How British Parliament Actually Works
The United Kingdom is both a parliamentary democracy and constitutional monarchy. A Parliamentary democracy is government which is voted into power by the people, to act on their behalf. A Constitutional Monarchy is a situation where in a monarch, in this case, Queen Elizabeth II, is politically impartial and has limited powers. Parliament is composed of the House of Lords and the House of Commons. Government is formed by the current Political Party in power.
Primary functions of Parliament
Government is formed by the political party that received the majority of votes in the last General Election.
Parliament serves three major functions in government. It provides scrutiny and oversight of the government, examining and challenging the work of the government. It debates and passes legislation. Finally, parliament enables the government to raise or lower taxes.
Scrutiny of the Government
Scrutiny is investigation and challenging of the work of the government which Parliament does on behalf of the UK citizens. Both the House of Commons and House of Lords use similar methods of scrutiny. The most common methods are: questioning government ministers either orally or in writing, debate and investigation through committees. The government reserves the right to explain and defend decisions and policies made.
The Prime Minister answers questions every Wednesday. In the Lords, governments may be questioned by the House at the start of each business day. Government Departments do not have scheduled questioning days and are dealt with ad-hoc.
Debates in the Commons look at creation and amendments of laws, as well as any national or international issues. The Commons often vote to ascertain which laws and proposals have support.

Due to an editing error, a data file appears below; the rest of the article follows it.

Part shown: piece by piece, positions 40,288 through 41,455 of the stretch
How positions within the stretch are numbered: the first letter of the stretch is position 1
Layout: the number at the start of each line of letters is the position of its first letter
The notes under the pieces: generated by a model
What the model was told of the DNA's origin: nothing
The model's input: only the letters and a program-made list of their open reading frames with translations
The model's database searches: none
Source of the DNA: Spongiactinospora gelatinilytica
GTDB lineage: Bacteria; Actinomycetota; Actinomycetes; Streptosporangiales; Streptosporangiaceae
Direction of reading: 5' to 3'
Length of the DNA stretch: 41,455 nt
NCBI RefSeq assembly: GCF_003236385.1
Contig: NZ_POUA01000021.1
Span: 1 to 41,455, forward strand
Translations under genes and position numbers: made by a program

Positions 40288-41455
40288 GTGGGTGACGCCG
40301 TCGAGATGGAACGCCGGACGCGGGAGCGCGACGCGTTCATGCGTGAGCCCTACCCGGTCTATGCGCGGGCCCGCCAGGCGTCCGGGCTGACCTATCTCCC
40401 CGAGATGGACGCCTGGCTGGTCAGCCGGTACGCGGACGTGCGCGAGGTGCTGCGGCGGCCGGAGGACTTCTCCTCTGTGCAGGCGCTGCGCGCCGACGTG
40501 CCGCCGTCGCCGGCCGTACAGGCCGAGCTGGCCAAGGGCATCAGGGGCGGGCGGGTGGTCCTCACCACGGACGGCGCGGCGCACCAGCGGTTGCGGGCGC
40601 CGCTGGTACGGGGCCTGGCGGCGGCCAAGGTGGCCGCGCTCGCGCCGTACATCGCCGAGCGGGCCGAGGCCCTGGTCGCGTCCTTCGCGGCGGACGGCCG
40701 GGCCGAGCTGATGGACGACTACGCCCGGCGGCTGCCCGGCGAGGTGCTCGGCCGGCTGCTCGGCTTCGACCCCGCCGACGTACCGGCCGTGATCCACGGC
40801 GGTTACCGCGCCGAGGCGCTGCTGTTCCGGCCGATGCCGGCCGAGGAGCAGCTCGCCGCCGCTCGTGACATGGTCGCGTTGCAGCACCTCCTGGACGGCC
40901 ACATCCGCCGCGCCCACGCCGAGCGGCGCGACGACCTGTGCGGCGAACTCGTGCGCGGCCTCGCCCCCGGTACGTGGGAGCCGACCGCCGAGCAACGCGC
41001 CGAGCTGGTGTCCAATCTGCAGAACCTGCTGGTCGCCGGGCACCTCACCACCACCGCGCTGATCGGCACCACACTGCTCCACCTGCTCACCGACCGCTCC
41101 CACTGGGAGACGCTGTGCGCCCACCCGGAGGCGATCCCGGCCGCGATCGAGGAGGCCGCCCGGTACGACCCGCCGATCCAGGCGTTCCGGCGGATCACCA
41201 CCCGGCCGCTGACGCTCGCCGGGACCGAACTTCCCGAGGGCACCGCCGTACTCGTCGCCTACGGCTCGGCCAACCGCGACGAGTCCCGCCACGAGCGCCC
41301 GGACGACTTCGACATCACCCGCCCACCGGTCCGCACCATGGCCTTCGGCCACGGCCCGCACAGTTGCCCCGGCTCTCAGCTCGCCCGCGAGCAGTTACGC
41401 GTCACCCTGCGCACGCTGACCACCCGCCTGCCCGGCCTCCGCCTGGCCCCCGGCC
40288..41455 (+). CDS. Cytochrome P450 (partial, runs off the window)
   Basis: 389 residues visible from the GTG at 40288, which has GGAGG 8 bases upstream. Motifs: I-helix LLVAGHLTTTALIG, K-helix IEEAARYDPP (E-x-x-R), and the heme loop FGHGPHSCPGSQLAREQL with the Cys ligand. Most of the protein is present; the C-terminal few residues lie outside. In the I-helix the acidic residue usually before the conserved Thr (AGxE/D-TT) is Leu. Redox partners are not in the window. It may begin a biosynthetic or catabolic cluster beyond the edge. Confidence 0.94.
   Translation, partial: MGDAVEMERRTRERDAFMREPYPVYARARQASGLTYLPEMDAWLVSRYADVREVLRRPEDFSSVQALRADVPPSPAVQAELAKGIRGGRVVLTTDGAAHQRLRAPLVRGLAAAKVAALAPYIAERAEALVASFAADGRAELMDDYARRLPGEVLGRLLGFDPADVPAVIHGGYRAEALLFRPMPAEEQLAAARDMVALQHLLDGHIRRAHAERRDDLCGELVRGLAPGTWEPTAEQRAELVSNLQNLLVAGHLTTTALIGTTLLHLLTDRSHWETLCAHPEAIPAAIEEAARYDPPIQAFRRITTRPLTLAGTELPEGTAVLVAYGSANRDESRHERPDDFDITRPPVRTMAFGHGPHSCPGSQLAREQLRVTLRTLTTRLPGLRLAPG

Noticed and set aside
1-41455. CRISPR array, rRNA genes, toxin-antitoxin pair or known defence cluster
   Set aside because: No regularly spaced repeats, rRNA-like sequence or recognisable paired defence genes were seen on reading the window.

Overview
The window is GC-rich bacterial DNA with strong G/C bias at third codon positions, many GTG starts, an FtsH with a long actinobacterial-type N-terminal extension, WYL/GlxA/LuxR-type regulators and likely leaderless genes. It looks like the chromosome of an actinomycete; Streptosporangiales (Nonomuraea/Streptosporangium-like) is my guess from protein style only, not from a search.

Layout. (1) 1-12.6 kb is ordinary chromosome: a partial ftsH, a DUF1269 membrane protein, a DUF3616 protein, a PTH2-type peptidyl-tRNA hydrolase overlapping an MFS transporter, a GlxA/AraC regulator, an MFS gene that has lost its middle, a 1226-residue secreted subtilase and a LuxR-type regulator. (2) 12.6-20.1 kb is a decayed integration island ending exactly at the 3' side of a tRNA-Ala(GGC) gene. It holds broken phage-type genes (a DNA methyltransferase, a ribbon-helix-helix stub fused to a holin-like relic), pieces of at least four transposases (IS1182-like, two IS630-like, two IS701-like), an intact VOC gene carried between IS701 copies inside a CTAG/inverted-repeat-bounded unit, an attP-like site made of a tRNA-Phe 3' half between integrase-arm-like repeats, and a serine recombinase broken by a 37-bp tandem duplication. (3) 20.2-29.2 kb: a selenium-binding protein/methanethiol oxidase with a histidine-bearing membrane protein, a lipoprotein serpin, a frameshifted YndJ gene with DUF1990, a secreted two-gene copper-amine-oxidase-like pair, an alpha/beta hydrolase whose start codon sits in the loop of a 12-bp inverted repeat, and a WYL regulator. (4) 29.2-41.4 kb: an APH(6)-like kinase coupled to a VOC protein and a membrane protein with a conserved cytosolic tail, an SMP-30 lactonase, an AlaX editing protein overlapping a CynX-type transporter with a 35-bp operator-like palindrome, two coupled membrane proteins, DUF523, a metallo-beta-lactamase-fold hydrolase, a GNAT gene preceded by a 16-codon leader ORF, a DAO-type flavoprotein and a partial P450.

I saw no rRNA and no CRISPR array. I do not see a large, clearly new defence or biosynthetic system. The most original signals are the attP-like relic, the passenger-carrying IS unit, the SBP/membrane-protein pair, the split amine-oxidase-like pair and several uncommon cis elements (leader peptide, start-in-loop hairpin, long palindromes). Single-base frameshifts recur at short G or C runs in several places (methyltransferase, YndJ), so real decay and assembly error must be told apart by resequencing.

In the Lords, one day per week is assigned for general debate. Short debates take place most days. The House of Lords do not vote on debate topics.
Committees are comprised of a small group of Members of Parliament (MPs) and Lords. These committees look at specific policies or legislation. Several committees may be created for each specific issues, appropriated with specific parts of an issue to investigate, make legislation changes, or advise.
Proposed legislation is called a Bill. Bills that are more political or controversial generally begin in the House of Commons.
New legislation can be introduced by an MP, Lord or member of a public or private group. All proposed new legislation must be debated and voted on by both Houses for a law to be passed.
When both Houses vote in favor of a bill, it becomes law as Royal Assent is automatically given.
If the House of Lords votes down a bill, the House of Commons can pass a bill in two successive years it becomes law without the House of Lords’ approval.
Bills regarding money, raising taxes or authorizing government expenditures, are not opposed in the House of Lords and may only be delayed for a month.
Voting in Parliament
MPs in the House of Commons says ‘aye’ for the affirmative and ‘no’ for the negative.
Lords in the House of Lords say ‘content’ for the affirmative and ‘not content’ for the negative.